(For those who like a little more direction: Cut 1 aubergine into finger-width rings; rub with a paste made up of 1/2 teaspoon turmeric, a pinch of salt and 50ml water; fry in a few tablespoons of rapeseed oil until golden; and drain on kitchen paper.)
Sarajit was full of interesting tips too. Anyone who is serious about cooking Asian food knows that the key is in cooking the spices properly – undercook them and they won’t release their fine flavours; overcook them and they will burn. New to me though was the trick of soaking your dry ground spices such as turmeric, cumin, coriander and chilli powders in a little water for up to an hour beforehand (or even just a few minutes) and adding as a paste to the hot pan. This is what Sarajit does for his famous Ma Chanda’s Chicken Curry, an aromatic combination of whole spices such as ginger, garlic, cardamom, cloves, cinnamon and bay leaves together with the dry spices listed above.
Sarajit insists that authentic Asian dishes can be super-simple to make even when they are full of complex flavours. Indeed his lamb roganjosh was one of the simplest one-pot dishes I’ve ever seen demonstrated, involving lashing all the ingredients together in a big heavy pot, setting aside to marinade if you’ve time, and then stirring over a medium-to-high heat for 20 minutes.
(The ingredients? 700g cubed lamb, 200ml yoghurt, 2 chopped tomatoes, 1 chopped onion, 1.5 tablespoon garlic-ginger paste, 6 bay leaves & 6 cardamom pods, 1 tablespoon ground coriander, 1 teaspoon each chilli powder, turmeric & salt, 1 cinnamon stick and 2 tablespoons rapeseed oil.)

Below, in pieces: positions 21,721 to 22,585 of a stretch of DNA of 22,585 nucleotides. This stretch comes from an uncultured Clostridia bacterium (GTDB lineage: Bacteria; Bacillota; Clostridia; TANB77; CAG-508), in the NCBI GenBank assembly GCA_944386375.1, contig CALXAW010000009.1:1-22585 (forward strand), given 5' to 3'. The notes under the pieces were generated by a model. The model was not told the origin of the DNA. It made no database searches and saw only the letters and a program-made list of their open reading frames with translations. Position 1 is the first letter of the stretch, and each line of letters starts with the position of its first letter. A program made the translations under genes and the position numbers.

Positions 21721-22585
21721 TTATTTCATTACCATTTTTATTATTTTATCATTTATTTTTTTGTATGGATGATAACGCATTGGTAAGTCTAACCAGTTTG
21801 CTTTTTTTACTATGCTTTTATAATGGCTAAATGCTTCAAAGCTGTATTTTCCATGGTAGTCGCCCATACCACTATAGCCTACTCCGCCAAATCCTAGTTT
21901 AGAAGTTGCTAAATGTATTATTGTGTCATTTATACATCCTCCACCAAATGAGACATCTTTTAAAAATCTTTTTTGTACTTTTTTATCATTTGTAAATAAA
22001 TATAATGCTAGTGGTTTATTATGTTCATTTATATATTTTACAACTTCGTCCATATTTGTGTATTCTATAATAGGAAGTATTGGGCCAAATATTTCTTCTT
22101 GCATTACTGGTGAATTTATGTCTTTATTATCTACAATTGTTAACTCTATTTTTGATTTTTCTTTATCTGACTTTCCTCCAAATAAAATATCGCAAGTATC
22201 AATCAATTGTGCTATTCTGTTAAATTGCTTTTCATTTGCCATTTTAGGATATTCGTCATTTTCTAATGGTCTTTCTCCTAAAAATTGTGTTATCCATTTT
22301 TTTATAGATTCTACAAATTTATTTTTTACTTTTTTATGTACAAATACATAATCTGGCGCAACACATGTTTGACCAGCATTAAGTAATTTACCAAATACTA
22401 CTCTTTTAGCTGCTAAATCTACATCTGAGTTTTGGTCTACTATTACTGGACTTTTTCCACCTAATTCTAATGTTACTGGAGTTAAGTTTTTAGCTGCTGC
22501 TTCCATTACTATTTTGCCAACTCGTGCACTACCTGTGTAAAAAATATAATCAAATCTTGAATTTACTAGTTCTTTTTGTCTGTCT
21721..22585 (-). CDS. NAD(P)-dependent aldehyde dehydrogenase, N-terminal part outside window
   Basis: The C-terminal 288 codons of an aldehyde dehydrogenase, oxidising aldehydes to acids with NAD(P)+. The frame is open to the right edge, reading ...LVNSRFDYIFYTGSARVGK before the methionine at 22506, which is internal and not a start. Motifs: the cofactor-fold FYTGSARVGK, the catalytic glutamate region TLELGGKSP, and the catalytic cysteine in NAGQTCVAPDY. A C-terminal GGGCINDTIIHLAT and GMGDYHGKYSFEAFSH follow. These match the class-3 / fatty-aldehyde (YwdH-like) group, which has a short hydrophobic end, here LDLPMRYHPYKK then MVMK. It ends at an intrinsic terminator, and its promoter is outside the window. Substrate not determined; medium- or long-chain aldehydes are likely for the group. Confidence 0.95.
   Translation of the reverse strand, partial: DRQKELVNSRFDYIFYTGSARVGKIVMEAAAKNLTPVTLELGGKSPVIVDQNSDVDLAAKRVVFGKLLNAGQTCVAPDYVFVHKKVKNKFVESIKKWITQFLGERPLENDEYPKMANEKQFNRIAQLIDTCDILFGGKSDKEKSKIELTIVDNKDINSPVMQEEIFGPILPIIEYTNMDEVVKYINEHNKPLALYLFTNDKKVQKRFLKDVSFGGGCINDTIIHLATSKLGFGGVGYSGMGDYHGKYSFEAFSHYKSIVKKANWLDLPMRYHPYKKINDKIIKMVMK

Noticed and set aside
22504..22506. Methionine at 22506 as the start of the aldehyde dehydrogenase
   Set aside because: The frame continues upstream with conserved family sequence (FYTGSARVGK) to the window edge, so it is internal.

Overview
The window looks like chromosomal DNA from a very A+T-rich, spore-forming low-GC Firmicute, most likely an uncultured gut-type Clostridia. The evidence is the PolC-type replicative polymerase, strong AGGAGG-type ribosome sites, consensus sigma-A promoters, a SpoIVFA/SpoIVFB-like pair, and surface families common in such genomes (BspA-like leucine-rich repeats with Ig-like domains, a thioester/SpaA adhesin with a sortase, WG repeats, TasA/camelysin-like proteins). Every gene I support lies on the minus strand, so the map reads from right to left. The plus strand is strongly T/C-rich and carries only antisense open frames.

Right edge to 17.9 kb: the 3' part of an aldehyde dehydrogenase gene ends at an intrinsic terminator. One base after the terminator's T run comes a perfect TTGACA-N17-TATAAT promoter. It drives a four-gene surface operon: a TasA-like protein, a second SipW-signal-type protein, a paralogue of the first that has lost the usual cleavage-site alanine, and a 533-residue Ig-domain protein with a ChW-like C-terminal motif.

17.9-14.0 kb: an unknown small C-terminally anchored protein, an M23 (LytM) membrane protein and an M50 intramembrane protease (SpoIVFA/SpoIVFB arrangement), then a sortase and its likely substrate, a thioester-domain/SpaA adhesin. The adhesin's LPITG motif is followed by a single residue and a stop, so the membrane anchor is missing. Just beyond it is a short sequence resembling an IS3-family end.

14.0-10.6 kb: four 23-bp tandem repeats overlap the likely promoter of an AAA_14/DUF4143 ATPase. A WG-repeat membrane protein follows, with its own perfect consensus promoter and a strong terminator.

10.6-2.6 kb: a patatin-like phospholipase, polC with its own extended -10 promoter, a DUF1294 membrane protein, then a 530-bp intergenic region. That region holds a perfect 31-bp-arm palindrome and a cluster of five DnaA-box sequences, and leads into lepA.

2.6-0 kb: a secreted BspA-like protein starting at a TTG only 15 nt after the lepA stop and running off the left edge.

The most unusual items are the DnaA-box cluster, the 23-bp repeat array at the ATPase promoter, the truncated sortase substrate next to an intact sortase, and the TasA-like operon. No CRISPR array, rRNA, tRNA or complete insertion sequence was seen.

That’s the complicated bit. After that, just loosen it with about 300ml of water, cover and reduce heat to a low simmer. Fifteen more minutes and you’ve got yourself a dinner.
And if you’re worried about making the rice, don’t be. Sarajit’s trick is to boil fast in loads of water (7:1 parts water to rice) and drain once cooked. You do have to rinse basmati rice at least three or four times first to get rid of the starch, but that’s the bulk of the work. And you need to bring it to the boil from cold water (adding rice to hot water will cause it to clump), but to speed things up you could bring the rice to the boil in half the water and then top up with the other half of the water straight from a just-boiled kettle. Drain the rice as soon as it is al dente so that it doesn’t overcook and get claggy in the colander.
If you’d like to meet Sarajit and Sarah and taste their curries, get yourself to Fuchsia House Restaurant, Ardee, Co Louth this Thursday 12th July for 7pm (call Sarah on 041 685 8432 to let her know to expect you, or email firstname.lastname@example.org). You can ask her for details of September’s cookery classes too.
Or if you’d like a taste of Sarajit’s home in the comfort of yours, you can pick up one of the ranges of Aruna sauces now widely available in the chilled cabinets of many foodstores around the country – and named after Sarajit’s formidable looking mammy, Aruna Chanda, in honour of the woman whose home-cooking remains the holy grail for her Louth-based son.